July 27, 2008 |
He is an older man now, weary after traveling from Dodger Stadium to a Best Western motel in upstate New York. But ask Billy DeLury to describe an important day in his life, and he brightly remembers why he made this trip. Ask him to describe a precious moment in his career, and he quickly explains why, today, for the first time in his 74 years, he will be sitting in a folding chair on a Cooperstown lawn for a Baseball Hall of Fame induction ceremony. Ask him to describe indelible, and he describes Walter O'Malley.
June 27, 1993 |
THE TIME IS JANUARY, 1957, THE PLACE, WILSHIRE BOULEVARD, ON A WARM WINTER DAY with the sun shining through the windows of the Automobile Club of Southern California as the man pauses at the counter. This is a pleasant man with a full belly flopping over his out-of-fashion double-breasted suit. He is holding a cigar, which is stuck in a filterless white plastic holder, and an ash flops off onto his carelessly buttoned suit.
October 15, 2009 |
If Dodgers owners Frank and Jamie McCourt were privately outraged at Arte Moreno's gall in renaming his Orange County team the Los Angeles Angels of Anaheim and shoving it in their face with billboards far beyond the Orange curtain, the thread of disenchantment stretches back to the beginning of major league baseball in Southern California. According to newspaper and book accounts supported by personal recollections and interviews, the late Walter O'Malley, who moved his storied team from Brooklyn to Los Angeles in 1958, never wanted an American League team in what he regarded as his new, private and lucrative territory or believed the AL had legal rights to it. Peter O'Malley, Walter's son, denies those accounts, but there is no denying that Los Angeles fans also failed to show much interest in the new Los Angeles team, which retained the familiar name of the Pacific Coast League Angels but knew from the start it would have to find a home of its own. Born out of baseball's first expansion, the Angels moved from the minor league facility that was Wrigley Field in 1961 to the new Dodger Stadium as tenants in 1962 and ultimately to their own Anaheim park in 1966.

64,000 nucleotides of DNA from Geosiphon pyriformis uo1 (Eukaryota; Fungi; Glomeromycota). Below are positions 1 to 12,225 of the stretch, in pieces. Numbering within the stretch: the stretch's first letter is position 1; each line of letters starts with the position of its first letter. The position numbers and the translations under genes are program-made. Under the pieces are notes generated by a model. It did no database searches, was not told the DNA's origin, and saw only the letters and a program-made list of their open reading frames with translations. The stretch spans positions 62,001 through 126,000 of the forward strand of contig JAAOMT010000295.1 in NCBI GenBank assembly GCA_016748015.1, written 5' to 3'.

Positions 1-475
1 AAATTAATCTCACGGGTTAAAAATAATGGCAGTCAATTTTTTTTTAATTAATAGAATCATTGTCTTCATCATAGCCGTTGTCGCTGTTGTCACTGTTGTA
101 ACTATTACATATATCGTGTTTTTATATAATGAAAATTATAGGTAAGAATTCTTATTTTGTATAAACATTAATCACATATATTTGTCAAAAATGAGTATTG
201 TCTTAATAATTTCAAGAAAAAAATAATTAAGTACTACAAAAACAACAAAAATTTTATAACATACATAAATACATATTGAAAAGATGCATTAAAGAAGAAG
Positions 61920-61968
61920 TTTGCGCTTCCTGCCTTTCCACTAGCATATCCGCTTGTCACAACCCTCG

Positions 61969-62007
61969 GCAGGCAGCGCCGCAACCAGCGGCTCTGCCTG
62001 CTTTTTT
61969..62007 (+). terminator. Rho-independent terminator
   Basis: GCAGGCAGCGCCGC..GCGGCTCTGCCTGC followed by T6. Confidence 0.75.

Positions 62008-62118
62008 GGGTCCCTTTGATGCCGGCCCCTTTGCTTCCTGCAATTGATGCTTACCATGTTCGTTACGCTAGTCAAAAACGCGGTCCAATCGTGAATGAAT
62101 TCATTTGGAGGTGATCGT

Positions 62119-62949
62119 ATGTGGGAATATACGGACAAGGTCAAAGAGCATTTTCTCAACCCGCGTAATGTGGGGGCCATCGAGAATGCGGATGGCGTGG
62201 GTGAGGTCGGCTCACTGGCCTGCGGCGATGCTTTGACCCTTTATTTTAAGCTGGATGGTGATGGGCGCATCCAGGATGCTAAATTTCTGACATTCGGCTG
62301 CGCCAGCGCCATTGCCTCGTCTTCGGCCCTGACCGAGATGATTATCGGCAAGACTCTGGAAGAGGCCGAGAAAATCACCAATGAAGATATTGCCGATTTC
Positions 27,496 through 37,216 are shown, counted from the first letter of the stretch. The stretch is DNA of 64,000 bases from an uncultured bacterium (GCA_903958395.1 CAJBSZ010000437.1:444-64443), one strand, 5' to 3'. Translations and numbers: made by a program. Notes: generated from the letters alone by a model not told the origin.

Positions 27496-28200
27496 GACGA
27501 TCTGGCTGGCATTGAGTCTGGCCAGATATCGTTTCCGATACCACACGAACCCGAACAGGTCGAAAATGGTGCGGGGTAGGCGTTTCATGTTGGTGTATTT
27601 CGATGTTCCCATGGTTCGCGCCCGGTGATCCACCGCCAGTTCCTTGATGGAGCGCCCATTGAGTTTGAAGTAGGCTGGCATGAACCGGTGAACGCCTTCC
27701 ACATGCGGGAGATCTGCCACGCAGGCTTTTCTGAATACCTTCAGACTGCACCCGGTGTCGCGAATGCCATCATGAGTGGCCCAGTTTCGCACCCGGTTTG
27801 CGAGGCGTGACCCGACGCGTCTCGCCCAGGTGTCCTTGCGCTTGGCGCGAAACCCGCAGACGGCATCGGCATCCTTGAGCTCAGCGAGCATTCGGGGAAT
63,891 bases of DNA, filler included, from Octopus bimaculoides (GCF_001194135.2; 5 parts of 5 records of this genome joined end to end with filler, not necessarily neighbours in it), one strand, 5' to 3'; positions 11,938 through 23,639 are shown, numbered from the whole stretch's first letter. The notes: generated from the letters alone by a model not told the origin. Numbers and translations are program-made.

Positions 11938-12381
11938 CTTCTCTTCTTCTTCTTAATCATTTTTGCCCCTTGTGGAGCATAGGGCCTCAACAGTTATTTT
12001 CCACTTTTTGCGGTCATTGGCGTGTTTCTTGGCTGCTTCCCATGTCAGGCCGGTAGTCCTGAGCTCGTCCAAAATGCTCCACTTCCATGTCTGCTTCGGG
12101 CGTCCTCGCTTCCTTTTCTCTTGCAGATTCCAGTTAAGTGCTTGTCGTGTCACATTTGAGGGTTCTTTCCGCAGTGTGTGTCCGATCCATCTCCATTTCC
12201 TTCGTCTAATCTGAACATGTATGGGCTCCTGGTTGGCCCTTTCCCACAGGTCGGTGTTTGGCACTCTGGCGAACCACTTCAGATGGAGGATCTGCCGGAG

December 3, 2006 |
LOOKING back on it now, the Dodgers' move from Brooklyn to Los Angeles in the late 1950s can be viewed in two vastly different lights: To get it done was the eighth wonder of the world. Once complete, it was the stage-setter for much that pro sports has become. To understand the story, we must first acquaint ourselves with the main mover and shaker, a man named Walter O'Malley, whose family was not that far removed in those days from County Mayo, Ireland.
CALIFORNIA | LOCAL
November 24, 2010 |
Danny McDevitt, who left his imprint on baseball history by pitching the last game for the Brooklyn Dodgers at Ebbets Field in 1957, died Saturday, two days after his 78th birthday. McDevitt, who lived in Social Circle, Ga., died at Newton Medical Center in nearby Covington, a hospital spokeswoman confirmed. The cause was not given. McDevitt was a rookie left-handed pitcher who had spent six seasons in the minor leagues for the New York Yankee and Dodger organizations before he was called up to the majors in June 1957.
CALIFORNIA | LOCAL
May 21, 2011 |
Reporting from Visalia, Calif. -- The stadium is full, the players are limbering up on the unblemished grass and sausages are sizzling on the grill, sending an irresistible invitation into the springtime air. But Walter O'Malley's grandson hardly notices. On this Friday night, he has an 80-year-old tempest to contend with, and her name is Irene Burtlow. "Tom Seidler," Burtlow says, pointing a finger at his chest. "I have a bone to pick with you. I am not happy, not happy at all …" For decades at minor league baseball games in Visalia, members of the home team's booster club have passed a cap around the grandstand at Recreation Park, which fans fill with coins and dollar bills.